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I am going on my first elk hunt in October 2011 and would like to get something more suitable for hunting in the Rockies other than my Marlin .35. does anyone have any experience with the Ruger .375 or any of the ruger compact magnums? Thanks
 

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Not much different than the WSM's or the SAUM's..the difference isn't worth talking about. TAKE lots of ammo, at least two boxes because I don't think your going to walk into many mon and pop sporting goods store and but it off the shelf should you need it..the .375 will get the job done and done quickly, lots of power, not sure if and why you'd need that much but it will work...You'd be better served with an off the shelf .338 or 300 win mag to be honest about it...
 

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I would never buy the .375 Ruger when the .375 H&H has been around since 1912 and ammo is available worldwide. If you can't kill it with the .375 H&H then that's your fault. A couple hundred fps isn't going to change anything.
 

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It's hard to find a 375 H&H in a garden variety priced rifle these days..For some strange reason, when they have to chamber a rifle in a large classic cartridge, the price magically rises substantially.
 

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In the world today, ANY mom and pop store could have a box or two of ANY ammo in hand by the next day. In fact so could the hunter by ordering it online with his phone and having it delivered next day to the outfitter.
If you have an urge for a .375 Ruger get one. You could ship ammo to the outfitter weeks before your hunt in addition to what you will be taking along. If your bags and ammo don't make the trip at least some ammo will already be at camp, but it is gonna be tough hunting in street clothes with all your hunting clothes missing too!!
 

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I agree with BIG OLE KEN...if your feelin' the need for big bores and big bullets get yourself a 375 H&H, it has with stood the test of time and is vary common in the areas where big game is going to be found, it needs no one to speak for it, alot of these new fangled cartridges are fly by night, here today and a distant memeory tomorrow, how many have we seen over the last five years!! As far as performance goes, other than the physical size of the cartridge to fit into smaller actions what have we truely gained over the old standbys, NOTHING for the most part to be honest about it, there's no substitute for one well placed shot with a good old fashion Nosler partition...as far as RCM's loaded ammo, you'd be hard pressed to find any outside of the typical Gander mts and Cabela's..I'll look around at some small ones in my area and I'll let you know how many have it..I'm betting none and I'll also bet the owners never even heard of it!!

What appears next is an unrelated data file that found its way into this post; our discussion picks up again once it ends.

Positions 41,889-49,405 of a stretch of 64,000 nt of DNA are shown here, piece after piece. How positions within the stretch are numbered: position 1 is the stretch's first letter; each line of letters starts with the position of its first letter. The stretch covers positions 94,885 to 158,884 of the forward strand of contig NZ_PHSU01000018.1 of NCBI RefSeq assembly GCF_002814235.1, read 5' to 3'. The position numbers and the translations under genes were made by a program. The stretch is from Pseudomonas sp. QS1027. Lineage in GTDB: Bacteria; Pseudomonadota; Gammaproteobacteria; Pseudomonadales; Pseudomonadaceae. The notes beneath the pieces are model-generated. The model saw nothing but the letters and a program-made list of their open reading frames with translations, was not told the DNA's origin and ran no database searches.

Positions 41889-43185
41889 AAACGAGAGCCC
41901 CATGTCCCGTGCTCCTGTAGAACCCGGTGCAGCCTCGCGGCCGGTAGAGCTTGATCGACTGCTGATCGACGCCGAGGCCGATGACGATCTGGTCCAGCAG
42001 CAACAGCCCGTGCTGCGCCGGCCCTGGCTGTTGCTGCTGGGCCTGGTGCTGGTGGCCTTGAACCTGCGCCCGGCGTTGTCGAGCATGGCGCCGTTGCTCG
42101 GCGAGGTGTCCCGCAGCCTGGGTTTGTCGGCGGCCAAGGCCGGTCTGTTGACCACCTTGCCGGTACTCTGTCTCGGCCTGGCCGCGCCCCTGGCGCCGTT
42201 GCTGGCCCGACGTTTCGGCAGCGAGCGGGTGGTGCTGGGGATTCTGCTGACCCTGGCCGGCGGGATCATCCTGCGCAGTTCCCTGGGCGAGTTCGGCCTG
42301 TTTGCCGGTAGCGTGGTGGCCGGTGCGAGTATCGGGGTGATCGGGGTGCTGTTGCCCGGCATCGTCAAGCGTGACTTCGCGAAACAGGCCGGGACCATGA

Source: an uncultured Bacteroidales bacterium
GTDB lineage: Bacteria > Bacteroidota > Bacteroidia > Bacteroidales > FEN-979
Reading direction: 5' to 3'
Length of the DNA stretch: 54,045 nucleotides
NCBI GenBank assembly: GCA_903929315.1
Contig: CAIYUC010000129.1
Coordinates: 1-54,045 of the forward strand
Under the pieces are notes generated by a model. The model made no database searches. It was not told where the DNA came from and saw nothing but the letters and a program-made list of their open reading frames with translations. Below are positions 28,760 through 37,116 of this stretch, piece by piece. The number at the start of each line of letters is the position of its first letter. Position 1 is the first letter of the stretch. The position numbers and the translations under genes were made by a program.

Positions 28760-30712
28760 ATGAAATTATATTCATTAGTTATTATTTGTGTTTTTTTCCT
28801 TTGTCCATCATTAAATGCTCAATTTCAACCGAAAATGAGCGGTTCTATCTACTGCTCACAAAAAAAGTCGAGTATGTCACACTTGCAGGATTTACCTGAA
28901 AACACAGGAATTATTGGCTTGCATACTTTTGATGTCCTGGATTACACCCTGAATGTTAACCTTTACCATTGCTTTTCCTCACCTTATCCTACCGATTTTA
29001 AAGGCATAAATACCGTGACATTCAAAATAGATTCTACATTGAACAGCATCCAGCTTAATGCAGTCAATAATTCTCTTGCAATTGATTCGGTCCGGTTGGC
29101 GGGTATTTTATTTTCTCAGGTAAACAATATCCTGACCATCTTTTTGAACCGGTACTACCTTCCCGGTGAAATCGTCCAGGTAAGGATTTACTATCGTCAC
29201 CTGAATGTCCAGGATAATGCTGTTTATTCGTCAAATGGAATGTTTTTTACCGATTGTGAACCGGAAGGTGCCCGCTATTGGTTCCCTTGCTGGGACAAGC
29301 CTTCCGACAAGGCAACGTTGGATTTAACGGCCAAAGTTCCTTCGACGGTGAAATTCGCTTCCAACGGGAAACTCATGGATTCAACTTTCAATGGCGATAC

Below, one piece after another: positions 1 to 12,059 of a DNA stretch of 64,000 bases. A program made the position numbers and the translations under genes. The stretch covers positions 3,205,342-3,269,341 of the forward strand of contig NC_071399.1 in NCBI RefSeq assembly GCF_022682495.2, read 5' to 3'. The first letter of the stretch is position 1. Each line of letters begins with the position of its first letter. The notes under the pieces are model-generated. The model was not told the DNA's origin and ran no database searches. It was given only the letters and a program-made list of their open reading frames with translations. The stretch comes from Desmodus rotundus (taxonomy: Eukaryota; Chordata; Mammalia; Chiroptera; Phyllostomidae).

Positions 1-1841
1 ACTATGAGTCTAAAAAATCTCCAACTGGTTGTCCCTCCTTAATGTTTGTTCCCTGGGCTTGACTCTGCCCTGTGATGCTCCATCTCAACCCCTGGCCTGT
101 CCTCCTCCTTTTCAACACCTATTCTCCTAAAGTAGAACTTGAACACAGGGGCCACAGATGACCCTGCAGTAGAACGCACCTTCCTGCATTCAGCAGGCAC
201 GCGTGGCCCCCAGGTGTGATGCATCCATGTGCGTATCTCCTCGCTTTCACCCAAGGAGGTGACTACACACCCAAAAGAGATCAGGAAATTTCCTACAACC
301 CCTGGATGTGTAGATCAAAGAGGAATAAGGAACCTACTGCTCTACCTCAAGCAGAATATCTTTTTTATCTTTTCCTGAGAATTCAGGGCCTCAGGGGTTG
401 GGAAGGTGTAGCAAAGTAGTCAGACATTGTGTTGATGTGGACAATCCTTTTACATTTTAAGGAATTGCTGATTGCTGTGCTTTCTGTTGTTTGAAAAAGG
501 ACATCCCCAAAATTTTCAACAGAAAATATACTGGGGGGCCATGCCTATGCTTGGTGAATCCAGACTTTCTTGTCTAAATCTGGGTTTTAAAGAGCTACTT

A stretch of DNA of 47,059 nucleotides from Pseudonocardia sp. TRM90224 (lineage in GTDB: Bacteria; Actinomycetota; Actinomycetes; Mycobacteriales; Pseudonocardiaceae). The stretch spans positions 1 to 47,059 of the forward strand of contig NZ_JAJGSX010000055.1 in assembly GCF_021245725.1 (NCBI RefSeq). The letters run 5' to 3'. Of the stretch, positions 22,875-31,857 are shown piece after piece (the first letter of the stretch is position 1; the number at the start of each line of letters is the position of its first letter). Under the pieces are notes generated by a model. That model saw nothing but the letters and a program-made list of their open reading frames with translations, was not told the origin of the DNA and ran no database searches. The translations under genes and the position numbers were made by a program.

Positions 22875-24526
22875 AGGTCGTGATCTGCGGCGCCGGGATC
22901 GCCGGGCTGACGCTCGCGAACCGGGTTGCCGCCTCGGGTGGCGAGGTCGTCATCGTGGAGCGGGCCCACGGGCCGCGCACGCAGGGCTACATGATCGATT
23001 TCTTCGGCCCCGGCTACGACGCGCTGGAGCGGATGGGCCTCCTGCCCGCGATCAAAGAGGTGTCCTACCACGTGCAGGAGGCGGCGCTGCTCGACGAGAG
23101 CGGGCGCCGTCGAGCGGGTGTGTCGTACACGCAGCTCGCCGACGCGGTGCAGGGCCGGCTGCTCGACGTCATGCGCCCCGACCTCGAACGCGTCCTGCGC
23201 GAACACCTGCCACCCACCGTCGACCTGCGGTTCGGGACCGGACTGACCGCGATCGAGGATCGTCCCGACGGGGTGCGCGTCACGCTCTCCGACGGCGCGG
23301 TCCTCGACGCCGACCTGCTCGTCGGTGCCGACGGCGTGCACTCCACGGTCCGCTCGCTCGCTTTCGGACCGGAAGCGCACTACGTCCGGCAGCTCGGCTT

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If I had the money for the factory ammo or reloaded I wouldn't even think twice before buying one if I wanted it. Now, is this going to be a once in a lifetime hunt or something that comes along regularly? Chances are good it won't get shot much. Not like you will be taking it to a praire dog town.

I hunted deer once with a guy that hunted with a 375 H&H. Why? Because he had one he bought to take to Africa. Went once, and he openly admits he could have got by on that hunt with his trusty `06, but has desires to go back for dangerous game.

My biggest concern with a gun like that is shear weight. Didn't look at any specs in guns chambered for that cartridge, but most I would think to be heavy. If you are not going hunting where there won't be the 5 mile backcountry hike it shouldn't be a problem.

For what's it's worth though I have some family that lives in Idaho, and most hunt elk with a 30-06. My cousin got a 300 win mag, but admits it hasn't helped him bag anymore elk. He just wanted a new gun to replace his ole trusty 740 he took there from Vermont.
 

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hunt/fish365 said:
My biggest concern with a gun like that is shear weight.
To be honest H/F, my Model 700 classic in 375 H&H doesn't weigh any more than say, a 7mm magnum in the same gun...Kicks more though ...I shot a couple of doe with it and it doesn't put any larger hole in them than a 30-06, but it does lift them up off of the ground and flip them around sometimes.